procedures and surgery conducted in pre-standing ambulatory care settings
and patient had home infusion of medications that had previously been
administered in hospitals, demonstrating that medication compounding
could be done outside of the hospital setting. Next slide, please. Next slide. By 2001, shortages of drugs manufactured by generic manufacturers became
frequent and long-lasting. The Medicare Prescription Drug
Improvement Monetarization Act of 2003 may have produced profit margins — may have reduced profit margins
for drug manufacturers, causing some of them to drop
out of the marketplace. By 2012, injection drug shortages
were commonplace. Compounding pharmacies became a more
frequent source for injected medications. It was during this period that outbreaks
were periodically linked to contamination of parenteral medications
in compounding pharmacies. It took some time before regulatory authorities
were given the tools to put into place standards for sterile medication compounding
that facilities of all sizes should be expected to follow. US Pharmacopeia Chapter 797 for compounding
sterile preparations was published in 2004, and this was followed by Chapter 800, handling
of hazardous drugs in healthcare settings, which is scheduled to be implemented
in 2018 and is particularly germane for outpatient oncology settings. The Food, Drug, and Cosmetic Act, first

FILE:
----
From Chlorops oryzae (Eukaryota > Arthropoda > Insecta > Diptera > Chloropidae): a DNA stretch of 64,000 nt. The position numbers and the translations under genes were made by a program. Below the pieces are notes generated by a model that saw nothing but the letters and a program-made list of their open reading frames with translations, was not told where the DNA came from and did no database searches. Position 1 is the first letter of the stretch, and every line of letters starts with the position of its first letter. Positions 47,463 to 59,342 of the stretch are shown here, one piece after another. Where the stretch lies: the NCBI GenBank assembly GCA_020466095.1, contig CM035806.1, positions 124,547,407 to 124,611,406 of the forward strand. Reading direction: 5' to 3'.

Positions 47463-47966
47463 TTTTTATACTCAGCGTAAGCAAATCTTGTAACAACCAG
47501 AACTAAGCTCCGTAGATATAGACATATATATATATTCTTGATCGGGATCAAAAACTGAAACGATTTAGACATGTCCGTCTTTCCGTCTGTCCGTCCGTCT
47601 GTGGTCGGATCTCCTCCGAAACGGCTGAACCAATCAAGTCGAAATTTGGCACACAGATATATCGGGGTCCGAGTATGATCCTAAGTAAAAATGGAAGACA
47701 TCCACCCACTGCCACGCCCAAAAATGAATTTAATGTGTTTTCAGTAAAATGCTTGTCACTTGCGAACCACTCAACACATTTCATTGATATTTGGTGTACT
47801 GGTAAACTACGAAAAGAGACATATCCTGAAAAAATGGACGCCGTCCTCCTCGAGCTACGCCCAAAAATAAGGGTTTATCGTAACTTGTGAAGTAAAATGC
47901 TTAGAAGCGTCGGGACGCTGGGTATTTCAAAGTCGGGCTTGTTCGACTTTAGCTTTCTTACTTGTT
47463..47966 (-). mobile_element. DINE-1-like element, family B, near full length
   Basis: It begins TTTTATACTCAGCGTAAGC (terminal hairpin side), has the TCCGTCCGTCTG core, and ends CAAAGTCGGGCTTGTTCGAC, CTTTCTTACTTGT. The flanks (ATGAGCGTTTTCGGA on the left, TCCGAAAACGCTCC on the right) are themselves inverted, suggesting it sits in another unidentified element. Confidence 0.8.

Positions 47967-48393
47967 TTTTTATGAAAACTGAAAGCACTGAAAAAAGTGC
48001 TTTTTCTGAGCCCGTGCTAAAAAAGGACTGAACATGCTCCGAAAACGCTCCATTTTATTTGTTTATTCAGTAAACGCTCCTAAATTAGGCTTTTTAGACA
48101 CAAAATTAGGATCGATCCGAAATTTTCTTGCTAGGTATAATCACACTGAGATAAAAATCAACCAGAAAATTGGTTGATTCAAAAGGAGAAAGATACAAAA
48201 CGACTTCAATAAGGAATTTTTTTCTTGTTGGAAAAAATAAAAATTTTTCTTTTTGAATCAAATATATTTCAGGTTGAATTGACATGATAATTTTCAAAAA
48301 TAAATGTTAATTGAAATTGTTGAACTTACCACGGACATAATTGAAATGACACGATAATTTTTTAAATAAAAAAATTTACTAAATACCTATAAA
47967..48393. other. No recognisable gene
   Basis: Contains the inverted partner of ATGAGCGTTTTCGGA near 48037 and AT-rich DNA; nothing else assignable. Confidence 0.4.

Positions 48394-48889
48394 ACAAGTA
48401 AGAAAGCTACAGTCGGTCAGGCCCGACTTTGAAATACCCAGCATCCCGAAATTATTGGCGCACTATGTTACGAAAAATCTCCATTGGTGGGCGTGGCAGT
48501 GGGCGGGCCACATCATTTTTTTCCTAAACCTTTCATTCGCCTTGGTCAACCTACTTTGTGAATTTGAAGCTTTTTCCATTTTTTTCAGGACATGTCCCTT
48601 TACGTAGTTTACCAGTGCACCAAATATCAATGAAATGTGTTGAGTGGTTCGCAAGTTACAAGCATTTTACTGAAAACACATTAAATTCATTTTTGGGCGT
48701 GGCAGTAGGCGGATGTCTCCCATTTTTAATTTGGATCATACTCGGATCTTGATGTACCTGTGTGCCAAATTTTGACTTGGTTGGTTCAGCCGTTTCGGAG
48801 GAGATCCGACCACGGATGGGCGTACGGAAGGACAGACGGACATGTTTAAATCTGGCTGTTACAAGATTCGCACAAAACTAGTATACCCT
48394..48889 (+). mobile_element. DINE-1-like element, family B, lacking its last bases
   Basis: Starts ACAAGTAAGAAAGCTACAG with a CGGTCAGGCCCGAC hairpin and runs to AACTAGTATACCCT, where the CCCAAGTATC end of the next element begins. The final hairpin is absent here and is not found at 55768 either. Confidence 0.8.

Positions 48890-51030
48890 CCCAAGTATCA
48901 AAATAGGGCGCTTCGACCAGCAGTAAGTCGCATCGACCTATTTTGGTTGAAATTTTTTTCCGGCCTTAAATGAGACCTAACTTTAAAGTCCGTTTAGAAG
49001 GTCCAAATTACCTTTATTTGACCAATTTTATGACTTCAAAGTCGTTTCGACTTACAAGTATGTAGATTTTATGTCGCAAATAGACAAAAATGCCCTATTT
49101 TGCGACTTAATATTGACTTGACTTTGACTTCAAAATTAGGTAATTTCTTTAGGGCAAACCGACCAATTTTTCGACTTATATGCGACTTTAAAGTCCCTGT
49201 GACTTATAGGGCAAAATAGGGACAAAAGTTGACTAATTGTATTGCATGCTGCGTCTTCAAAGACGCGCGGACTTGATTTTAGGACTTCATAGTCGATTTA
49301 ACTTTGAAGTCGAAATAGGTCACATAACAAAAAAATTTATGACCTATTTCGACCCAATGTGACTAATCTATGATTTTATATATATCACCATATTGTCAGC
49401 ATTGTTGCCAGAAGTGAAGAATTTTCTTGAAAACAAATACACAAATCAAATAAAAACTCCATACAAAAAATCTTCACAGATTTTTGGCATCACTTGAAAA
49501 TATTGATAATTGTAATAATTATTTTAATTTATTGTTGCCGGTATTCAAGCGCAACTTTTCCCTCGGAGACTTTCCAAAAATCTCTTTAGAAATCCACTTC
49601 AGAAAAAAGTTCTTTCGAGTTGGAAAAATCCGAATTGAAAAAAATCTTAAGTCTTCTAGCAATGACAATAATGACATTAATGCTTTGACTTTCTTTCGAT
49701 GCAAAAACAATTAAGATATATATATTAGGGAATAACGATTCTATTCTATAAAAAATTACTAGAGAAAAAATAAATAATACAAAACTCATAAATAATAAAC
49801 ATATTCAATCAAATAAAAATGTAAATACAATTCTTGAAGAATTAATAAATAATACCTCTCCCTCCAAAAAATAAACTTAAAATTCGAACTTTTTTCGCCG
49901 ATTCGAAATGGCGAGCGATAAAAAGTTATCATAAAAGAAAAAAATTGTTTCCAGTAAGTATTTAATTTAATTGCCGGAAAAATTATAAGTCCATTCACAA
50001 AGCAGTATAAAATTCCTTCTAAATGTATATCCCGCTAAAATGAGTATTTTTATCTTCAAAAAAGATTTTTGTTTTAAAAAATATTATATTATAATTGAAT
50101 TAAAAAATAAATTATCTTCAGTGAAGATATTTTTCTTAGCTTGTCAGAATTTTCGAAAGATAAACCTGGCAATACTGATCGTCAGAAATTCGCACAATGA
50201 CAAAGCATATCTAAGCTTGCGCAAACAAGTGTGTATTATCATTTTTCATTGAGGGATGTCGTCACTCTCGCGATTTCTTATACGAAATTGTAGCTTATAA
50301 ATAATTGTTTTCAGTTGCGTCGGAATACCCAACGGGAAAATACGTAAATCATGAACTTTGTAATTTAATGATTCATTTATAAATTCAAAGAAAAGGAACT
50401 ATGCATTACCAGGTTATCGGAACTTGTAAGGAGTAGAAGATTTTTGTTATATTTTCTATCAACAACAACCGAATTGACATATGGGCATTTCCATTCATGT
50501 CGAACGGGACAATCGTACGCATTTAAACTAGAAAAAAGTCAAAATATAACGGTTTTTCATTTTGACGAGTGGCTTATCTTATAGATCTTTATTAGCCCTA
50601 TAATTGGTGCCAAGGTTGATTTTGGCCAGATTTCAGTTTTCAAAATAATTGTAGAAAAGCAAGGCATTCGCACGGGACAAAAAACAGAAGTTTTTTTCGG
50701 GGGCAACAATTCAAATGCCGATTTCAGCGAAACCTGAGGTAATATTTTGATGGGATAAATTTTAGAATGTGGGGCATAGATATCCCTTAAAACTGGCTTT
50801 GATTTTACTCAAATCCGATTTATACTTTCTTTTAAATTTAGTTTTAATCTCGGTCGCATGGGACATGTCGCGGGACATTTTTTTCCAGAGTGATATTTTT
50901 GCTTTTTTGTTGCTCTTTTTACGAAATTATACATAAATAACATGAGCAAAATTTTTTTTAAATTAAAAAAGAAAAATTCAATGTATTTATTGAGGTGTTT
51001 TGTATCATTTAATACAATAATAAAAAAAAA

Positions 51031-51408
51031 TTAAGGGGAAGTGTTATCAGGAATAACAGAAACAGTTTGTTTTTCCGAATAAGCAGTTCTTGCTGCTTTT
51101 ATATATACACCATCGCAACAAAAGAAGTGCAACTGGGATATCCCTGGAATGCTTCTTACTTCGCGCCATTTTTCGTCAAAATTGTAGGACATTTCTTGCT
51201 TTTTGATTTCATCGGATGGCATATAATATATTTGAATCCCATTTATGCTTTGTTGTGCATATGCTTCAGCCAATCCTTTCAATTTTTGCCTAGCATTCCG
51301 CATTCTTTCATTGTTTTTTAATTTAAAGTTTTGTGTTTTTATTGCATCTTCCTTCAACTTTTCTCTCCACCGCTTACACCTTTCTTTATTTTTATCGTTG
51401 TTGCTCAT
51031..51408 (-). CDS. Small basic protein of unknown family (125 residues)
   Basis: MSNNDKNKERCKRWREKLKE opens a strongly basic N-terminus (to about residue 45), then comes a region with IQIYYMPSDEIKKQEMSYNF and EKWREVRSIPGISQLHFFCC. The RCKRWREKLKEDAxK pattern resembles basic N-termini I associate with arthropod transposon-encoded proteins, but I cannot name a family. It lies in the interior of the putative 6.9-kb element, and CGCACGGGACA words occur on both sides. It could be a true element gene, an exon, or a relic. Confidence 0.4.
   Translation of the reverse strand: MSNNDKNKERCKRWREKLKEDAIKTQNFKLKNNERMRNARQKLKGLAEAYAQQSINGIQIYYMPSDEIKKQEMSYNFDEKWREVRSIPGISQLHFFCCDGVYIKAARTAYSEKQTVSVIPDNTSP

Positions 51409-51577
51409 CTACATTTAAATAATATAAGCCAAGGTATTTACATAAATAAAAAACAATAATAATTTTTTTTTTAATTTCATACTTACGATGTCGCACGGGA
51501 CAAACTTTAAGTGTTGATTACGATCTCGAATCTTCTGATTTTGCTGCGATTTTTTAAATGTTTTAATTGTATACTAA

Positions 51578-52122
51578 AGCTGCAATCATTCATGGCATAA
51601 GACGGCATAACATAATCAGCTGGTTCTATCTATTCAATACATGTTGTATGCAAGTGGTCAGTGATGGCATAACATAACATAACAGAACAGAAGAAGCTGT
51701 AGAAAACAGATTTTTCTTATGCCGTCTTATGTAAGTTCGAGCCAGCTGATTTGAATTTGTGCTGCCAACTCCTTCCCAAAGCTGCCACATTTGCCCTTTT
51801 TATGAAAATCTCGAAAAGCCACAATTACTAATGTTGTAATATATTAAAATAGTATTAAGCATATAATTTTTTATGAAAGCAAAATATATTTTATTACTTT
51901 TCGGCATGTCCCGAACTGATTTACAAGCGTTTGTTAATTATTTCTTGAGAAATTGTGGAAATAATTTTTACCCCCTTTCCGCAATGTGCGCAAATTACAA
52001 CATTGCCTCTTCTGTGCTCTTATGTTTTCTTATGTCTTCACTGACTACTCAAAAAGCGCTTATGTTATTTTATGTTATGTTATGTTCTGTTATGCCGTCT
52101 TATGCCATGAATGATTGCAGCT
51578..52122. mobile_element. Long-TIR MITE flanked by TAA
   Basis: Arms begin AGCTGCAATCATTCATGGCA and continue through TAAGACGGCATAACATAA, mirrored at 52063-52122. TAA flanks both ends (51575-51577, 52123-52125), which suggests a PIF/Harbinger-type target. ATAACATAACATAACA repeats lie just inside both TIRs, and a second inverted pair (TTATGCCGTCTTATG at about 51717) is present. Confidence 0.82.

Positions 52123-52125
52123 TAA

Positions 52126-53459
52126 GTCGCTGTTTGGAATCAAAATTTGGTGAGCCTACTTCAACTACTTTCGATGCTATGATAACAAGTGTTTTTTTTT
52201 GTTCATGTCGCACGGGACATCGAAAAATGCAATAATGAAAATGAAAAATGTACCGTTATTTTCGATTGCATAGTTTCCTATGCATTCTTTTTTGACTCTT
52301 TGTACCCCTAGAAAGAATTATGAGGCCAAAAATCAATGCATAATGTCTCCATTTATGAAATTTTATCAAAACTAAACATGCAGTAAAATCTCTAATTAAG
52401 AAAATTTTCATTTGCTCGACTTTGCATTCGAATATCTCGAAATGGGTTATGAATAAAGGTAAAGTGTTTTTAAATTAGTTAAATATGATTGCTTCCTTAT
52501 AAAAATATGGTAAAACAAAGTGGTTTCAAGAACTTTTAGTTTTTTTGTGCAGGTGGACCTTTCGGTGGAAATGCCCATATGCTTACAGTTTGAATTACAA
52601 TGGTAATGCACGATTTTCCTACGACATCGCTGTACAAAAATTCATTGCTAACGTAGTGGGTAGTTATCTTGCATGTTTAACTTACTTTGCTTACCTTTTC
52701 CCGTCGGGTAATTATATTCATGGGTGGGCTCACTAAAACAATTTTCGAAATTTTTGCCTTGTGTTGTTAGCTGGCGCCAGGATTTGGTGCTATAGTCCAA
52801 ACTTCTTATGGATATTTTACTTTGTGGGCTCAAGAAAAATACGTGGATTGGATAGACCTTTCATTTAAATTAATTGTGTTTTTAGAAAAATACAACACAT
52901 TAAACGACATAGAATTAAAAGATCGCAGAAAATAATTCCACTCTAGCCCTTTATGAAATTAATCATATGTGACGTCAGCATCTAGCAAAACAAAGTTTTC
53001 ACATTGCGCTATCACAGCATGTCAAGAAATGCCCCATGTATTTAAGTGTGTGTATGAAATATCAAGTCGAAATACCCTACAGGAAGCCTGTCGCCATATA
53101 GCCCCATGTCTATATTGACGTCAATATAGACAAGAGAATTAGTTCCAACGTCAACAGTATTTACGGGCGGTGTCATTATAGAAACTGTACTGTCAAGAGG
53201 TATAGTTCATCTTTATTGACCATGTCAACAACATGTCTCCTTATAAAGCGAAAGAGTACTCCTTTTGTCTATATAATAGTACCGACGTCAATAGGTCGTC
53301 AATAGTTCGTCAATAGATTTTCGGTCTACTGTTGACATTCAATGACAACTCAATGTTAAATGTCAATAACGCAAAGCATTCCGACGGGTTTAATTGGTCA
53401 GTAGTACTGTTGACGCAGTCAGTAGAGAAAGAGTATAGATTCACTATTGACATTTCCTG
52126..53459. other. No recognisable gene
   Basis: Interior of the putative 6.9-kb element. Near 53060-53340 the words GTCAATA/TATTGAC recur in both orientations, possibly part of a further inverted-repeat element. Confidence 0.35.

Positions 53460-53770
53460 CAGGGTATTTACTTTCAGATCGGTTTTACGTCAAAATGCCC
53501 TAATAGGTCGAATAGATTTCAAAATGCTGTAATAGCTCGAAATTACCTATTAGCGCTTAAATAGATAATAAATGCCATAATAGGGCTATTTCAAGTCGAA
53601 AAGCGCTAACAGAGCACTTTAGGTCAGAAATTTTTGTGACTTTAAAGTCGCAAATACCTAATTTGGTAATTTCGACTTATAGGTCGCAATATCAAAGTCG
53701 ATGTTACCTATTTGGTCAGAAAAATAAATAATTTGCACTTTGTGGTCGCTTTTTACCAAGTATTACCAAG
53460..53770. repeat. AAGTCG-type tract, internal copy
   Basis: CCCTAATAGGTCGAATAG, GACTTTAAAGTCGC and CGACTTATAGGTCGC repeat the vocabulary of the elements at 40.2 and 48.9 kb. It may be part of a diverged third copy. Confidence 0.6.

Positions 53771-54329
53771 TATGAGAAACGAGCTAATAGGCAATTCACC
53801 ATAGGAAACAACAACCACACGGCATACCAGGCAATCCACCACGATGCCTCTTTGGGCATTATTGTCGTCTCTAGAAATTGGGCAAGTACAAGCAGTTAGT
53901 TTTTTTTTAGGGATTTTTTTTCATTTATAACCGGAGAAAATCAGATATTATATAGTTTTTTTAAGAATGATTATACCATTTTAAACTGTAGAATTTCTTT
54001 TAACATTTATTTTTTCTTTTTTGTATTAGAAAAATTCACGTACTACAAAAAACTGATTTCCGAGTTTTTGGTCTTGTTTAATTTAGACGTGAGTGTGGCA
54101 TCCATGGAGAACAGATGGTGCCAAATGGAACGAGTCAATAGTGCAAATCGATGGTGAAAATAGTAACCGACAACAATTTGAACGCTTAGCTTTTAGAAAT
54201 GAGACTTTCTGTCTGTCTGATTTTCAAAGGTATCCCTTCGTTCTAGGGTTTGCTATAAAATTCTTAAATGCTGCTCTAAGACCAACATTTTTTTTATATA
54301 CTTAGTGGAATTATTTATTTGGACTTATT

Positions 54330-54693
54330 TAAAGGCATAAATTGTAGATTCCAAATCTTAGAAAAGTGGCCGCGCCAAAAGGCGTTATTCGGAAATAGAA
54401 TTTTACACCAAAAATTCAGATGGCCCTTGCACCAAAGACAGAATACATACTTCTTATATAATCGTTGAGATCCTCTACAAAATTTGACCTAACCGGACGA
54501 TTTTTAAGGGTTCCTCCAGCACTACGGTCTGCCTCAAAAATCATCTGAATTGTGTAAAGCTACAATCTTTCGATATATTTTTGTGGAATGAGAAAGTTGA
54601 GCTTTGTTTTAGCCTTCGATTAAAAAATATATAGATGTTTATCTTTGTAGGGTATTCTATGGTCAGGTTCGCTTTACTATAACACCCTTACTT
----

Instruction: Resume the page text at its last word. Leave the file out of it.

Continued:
passed in 1938, was periodically amended to address the changing medication
preparation terrain. It was most recently changed in 2013 in response
to the fungal meningitis outbreak caused by the New England Compounding Center. Note that the relevant language in the
act covers both pharmacists and physicians who engage in compounding
medications and that they are mandated to follow US Pharmacopeia standards. The Food, Drug, and Cosmetic
Act — next slide, please — sets the legal safety standards
that drug manufacturers must follow. It also provides the Food and
Drug Administration, or the FDA, with the legal authority to
inspect drug manufacturers. This now includes outsourcing facilities, a
new designation for compounding pharmacies that was included in the
2013 amendment to the act. Importantly, outsourcing facilities
are now required to follow current, good manufacturing practices that drug
manufacturers are required to use. State boards of pharmacy are charged
with enforcing the drug safety provisions of the Food, Drug, and Cosmetic
Act in their local jurisdictions. Most of the outbreaks involving sterile
drug preparation and certainly those that have caused the most public health
impacts and professional concern — next slide, please — have involved breaks
in asepsis within compounding pharmacies. Next slide, please. Moreover, the federal and state laws